Gov. Brian Kemp is about to take down the online “help wanted” sign he posted for U.S. Sen. Johnny Isakson’s seat.
The governor’s office set a deadline for applications for Monday at 5 p.m., about two months after his unusual decision to invite the public to apply triggered a blitz of resumes — some serious, some silly — from wannabe Washingtonians.
More than 500 Georgians have applied for the position, which will open at year’s end when Isakson steps down for health reasons. Some contenders have made their case to Kemp and his advisers, others are the talk of calculated publicity campaigns.
Although his advisers likely whittled down a list of top contenders for Isakson’s seat before they announced the process, Kemp has said he wanted to ensure that he considers a gamut of Georgians for the coveted job.
In a statement Wednesday, Kemp said he and his aides “will continue to carefully vet each applicant and nominate a person who will best serve our state and country.”
The list is dotted with big names — including current and former officeholders, business executives, a U.S. ambassador, decorated military veterans and radio commentators. A Democratic state legislator has even applied.
The rest are a snapshot of Georgia: schoolteachers and social workers, physicians and farmers, mechanics and managers.
The format made it easy, requiring just a resume, address and contact information on the governor office’s website. There’s no request for a cover letter, a mission statement, a letter of reference or a policy paper.
Each applicant must also meet the three requirements set out in the U.S. Constitution: Candidates must be 30 years old, a U.S. citizen for at least nine years and a resident of Georgia.
A November surprise?
There’s a strong chance Kemp could surprise with his pick, though many Republican handicappers list three names as top contenders: U.S. Rep. Doug Collins; state Rep. Jan Jones, the No. 2 Republican in the Georgia House; and Georgia Supreme Court Chief Justice Harold Melton.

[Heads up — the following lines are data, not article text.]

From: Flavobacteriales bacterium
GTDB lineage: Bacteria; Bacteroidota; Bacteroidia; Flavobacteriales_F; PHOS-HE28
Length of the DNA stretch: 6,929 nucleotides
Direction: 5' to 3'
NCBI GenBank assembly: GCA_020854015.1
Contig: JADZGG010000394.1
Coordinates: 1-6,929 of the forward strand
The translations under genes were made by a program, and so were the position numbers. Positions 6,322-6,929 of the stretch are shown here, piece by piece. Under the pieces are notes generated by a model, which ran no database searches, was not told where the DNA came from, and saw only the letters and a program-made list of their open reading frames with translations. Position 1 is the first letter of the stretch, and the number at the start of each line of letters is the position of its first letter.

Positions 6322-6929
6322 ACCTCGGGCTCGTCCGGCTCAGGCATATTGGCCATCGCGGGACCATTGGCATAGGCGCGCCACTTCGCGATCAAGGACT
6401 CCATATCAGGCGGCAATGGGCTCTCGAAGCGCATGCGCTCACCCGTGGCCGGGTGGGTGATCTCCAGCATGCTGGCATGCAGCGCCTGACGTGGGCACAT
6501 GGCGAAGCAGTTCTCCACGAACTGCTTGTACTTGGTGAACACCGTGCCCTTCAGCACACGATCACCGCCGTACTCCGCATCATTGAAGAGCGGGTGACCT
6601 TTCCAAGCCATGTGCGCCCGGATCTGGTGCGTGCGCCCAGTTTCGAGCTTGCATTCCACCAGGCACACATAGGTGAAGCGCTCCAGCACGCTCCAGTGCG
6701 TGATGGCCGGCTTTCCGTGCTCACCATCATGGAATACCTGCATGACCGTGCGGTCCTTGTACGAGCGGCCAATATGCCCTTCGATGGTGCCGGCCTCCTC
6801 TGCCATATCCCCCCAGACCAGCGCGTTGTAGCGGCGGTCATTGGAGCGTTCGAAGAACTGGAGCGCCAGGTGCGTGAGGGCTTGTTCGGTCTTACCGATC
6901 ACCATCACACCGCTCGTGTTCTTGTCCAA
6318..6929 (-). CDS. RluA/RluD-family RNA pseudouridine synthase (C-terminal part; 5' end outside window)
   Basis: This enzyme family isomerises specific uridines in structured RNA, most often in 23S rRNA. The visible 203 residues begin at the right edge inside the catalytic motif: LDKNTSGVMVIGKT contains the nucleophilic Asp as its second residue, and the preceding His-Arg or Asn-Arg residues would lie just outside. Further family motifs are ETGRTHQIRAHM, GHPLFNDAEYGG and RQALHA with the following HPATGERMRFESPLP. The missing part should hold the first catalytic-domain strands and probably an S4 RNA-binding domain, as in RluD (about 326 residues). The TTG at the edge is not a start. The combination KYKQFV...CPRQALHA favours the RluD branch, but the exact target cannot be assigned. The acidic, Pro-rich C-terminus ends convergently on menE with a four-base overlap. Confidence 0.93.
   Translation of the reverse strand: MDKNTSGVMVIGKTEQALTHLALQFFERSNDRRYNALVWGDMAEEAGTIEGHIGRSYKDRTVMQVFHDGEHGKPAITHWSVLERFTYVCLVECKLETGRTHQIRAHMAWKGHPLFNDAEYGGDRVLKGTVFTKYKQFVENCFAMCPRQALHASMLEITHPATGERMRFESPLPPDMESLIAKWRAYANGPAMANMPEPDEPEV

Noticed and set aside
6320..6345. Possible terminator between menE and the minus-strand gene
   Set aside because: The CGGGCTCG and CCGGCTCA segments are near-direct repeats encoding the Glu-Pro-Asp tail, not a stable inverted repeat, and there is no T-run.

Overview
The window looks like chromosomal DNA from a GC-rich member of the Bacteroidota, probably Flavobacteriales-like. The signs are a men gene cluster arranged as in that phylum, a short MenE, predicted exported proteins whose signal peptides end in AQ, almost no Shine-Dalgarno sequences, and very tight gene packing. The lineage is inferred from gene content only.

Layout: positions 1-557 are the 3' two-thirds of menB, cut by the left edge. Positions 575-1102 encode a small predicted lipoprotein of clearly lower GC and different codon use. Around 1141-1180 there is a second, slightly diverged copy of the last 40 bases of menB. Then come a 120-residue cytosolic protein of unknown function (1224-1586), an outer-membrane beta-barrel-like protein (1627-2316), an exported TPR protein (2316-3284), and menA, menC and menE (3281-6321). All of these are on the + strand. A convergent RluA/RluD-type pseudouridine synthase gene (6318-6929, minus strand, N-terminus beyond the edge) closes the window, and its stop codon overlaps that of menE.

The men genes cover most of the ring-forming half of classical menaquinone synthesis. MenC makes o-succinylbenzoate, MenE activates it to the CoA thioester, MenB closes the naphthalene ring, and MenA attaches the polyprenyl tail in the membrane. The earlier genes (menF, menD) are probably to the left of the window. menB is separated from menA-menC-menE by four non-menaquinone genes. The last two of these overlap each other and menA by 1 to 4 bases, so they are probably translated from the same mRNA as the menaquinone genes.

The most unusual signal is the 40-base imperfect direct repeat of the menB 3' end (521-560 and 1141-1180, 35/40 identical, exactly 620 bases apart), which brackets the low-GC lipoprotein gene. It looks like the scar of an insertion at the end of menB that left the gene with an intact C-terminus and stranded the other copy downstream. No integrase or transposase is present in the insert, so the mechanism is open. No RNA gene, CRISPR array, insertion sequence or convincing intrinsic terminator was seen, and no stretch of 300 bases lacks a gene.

Almost as notable are the potentially strong candidates who have stayed on the sidelines, either because it would be politically damaging for them to apply or they’re flat-out not interested.
Among them are Attorney General Chris Carr, Lt. Gov. Geoff Duncan, former U.S. Rep. Karen Handel and U.S. Attorney BJay Pak, who are each not expected to submit their applications.
Whoever Kemp picks would stand for election in November 2020 to fill out the remaining two years of Isakson’s term – and be expected to run again in 2022, when Kemp will seek a second term.
There’s also a chance of a January 2021 runoff if no candidate gets a majority of the vote, a distinct possibility in a “jungle” special election when multiple contenders from all parties are on the same ballot.
Meanwhile, Georgia Democrats haven’t moved much faster on finding someone to run against Kemp’s choice in 2020. No high-profile politician has yet jumped in the race, partly because many are waiting for party leaders to bless a favorite.
The only candidate in the race so far is Matt Lieberman, the son of former U.S. Sen. Joe Lieberman of Connecticut, who announced his Senate campaign last month without support from the party establishment.
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